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Op-Ed: It’s time to forget about Janet Jackson’s nipple

Nipplegate continues to clog the U.S. judicial system. The Federal Communications Commission announced it will further investigate whether CBS’ “indecency violation” was willful. What’s with the FCC’s obsession with Janet Jackson’s boob?

We all remember that fateful half-second during the Super Bowl of 2004. Justin Timberlake was dancing alongside Janet Jackson, when an apparent “wardrobe malfunction” revealed Jackson’s nipple to the millions of CBS viewers. CBS received 582,000 complaints.

A $550,000 fine was slapped on the network, then it was revoked, then reinstated, and the FCC continues to be prowling for reasons why CBS allowed the glimpse of nudity to sully our pristine minds. In a brief to the Third Circuit Appeals, the FCC recently stated: “The evidence in this case strongly suggests that CBS had access to video delay technology at the time of the 2004 Super Bowl.”

Now the FCC is asking the court to remand the decision back to the commission so they can find out whether the violation was “willful.”

Essentially, the FCC wants to investigate if “CBS was reckless not to use video delay technology for this broadcast.”

Five years after the nipple flash, why is this still on the FCC radar? What urged the FCC to continue to battle CBS in an event everyone has already dismissed? This re-opening of the Nipplegate investigation is a prime display of wasted resources in the U.S. judicial system — money and time could be better spent on issues facing Americans today, not a half-second of nudity flashed five years ago.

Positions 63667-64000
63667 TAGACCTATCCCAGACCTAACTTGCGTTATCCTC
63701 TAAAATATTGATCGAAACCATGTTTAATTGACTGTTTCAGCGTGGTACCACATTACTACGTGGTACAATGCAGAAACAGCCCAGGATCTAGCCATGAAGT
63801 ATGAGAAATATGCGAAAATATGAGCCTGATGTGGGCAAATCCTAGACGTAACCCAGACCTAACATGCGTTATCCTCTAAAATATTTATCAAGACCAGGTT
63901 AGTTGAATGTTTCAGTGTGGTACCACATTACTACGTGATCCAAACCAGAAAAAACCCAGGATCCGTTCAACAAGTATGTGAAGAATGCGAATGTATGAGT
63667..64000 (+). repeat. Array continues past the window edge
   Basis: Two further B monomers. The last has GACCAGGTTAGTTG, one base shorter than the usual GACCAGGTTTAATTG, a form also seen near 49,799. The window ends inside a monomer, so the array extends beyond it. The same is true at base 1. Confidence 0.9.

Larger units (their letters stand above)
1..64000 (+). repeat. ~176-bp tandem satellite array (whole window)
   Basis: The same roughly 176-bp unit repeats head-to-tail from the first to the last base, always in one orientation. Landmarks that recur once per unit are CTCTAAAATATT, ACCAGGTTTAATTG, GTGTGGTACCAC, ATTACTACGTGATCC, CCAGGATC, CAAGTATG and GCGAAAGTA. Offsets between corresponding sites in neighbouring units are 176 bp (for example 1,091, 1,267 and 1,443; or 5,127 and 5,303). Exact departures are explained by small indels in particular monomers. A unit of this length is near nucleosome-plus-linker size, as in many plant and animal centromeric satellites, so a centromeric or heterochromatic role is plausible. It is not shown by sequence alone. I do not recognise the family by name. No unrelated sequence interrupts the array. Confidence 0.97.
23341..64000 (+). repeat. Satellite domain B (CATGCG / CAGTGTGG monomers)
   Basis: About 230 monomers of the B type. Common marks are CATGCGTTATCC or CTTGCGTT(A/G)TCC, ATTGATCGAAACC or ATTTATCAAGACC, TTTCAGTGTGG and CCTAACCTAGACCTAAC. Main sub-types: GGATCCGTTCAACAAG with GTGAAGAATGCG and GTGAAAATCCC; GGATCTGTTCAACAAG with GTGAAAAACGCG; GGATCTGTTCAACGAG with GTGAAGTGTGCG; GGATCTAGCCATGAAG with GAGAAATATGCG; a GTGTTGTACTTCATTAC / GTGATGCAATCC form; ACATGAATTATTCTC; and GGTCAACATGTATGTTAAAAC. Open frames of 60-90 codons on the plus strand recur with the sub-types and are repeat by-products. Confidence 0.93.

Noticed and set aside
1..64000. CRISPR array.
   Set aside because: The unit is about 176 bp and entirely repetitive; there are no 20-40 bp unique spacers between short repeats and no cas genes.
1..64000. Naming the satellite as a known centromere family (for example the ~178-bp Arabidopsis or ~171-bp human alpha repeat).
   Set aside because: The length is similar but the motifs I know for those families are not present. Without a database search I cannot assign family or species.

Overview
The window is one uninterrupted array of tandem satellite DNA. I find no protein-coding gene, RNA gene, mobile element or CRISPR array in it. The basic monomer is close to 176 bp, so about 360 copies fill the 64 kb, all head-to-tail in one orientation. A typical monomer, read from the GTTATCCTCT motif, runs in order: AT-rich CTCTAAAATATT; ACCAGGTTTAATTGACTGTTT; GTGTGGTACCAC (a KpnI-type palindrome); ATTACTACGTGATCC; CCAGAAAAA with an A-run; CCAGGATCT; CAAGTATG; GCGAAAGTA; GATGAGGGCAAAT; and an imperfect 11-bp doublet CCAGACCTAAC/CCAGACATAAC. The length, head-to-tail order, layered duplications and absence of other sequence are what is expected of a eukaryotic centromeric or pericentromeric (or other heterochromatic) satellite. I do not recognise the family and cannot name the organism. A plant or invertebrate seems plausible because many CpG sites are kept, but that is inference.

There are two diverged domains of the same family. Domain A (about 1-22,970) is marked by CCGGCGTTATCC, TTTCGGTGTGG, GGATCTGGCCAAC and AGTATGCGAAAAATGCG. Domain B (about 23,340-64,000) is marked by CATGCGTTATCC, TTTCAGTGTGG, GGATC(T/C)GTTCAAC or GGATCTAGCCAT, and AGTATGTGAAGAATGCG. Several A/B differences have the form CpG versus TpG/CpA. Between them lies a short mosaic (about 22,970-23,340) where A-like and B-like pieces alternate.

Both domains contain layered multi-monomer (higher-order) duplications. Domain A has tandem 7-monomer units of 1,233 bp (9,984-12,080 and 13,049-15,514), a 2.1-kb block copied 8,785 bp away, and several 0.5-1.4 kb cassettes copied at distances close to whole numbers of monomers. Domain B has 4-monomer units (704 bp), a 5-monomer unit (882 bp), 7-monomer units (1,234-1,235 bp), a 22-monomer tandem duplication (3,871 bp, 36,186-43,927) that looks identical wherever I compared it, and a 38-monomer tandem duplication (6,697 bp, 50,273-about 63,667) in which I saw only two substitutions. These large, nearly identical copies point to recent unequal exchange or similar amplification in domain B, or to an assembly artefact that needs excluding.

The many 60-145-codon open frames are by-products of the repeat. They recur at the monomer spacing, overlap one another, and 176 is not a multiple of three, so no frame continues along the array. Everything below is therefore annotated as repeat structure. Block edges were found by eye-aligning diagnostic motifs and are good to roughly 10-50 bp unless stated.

But for some reason, American values can be oddly conservative. For all the Playboy mansions and panties-flashing celebrities, the U.S. still is in a-flutter when unexpected nudity flashes across prime time. While a fiery reaction is expected after the fact, couldn’t the powers that be simply rap CBS on the wrists with a sizeable fine and move on?

I’m sure the national scars have already healed from the Boob Almighty. I’m sure the CBS brass helming the Super Bowl telecast that fateful night are now working collecting EI checks. Just as Americans have moved on from Nipplegate, so must the FCC. Otherwise, the U.S. will be mired in a scandal that never was.

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